Two late 19th century theorists still firmly inform management thinking.
Henri Fayol’s functions of management pretty well sum up how many managers see their responsibilities today.
- To forecast and plan
- To organize
- To command or direct
- To coordinate
F.W. Taylor’s Principles of Scientific Management viewed management as the necessary controlling layer in order to systematize work and make it efficient. If labourers could not adapt to managers’ directions, then they should be let go.
Much of management thinking is still overly focused on managers. It is premised on a parent-child relationship, with managers requiring special training and increased rewards in order to look after their ‘direct-reports’. But today, a lot of management can be done with machines. You don’t need a manager to find information. Managers don’t always have the right answers. As managers lose control over information flow, their usefulness is decreasing. Labour today is not made up of predominantly bricklayers and iron workers, which Taylor’s studies were based on. In a new company, like game-maker Valve Corp., owner Gabe Newell says that “management is a skill, it’s not a career path”, and explains how management is removed from the hierarchy.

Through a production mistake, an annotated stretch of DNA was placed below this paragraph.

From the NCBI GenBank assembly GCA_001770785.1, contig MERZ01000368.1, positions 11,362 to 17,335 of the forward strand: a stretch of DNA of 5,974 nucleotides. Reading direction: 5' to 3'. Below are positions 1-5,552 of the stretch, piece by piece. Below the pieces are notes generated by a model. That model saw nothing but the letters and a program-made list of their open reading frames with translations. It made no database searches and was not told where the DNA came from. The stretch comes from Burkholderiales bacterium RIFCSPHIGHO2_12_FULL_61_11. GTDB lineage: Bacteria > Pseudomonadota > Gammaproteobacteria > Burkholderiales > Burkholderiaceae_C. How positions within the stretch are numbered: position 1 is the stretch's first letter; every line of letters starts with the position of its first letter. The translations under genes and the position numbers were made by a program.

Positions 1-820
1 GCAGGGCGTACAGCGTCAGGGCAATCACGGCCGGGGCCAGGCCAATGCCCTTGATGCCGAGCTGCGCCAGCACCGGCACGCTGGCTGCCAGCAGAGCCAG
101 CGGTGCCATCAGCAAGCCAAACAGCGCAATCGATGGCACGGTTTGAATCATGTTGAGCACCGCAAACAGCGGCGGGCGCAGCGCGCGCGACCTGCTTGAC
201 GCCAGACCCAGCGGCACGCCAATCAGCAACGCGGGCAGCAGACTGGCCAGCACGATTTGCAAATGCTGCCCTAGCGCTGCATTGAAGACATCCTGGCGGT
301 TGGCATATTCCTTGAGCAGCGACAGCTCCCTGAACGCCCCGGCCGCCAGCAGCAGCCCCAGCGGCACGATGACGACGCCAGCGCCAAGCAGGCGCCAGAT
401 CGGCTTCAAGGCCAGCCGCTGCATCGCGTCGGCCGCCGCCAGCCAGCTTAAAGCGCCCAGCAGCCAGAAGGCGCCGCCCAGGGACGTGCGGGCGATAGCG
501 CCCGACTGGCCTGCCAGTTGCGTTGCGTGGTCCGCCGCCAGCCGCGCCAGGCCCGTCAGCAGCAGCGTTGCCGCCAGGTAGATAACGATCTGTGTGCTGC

Everybody is a mixture of individual and group contribution. There’s a set of tasks related to project organization and keeping things going. And usually, people refuse to do it twice in a row, on back-to-back projects, because it’s very much a service job. “My job is to entirely define myself in terms of the productivity that I enable in other people. That’s a very stressful job and it’s hard to measure your own productivity. People say, hey, Jay, you should do it again, and Jay says ‘screw you guys!’.” So we look for some younger sucker to give the job to, who thinks it’s authority within a hierarchy related to decision-making, and then finds out that it’s, oh, working really really hard to make other people more productive. – Reflections of a Video Game Maker
I think the major reason that these ideas have not been put into the dustbin of history is they are too convenient. Thinking of management as a science makes it special. Giving power to managers ensures the status quo. Who wants to rock the boat and say they are adding little value as a manager? If you want to know what is ailing your organization, maybe lack of innovation or over-bureaucratization, then look no further than management. Of course few managers think they are part of the problem. But self-management is possible, if not inevitable.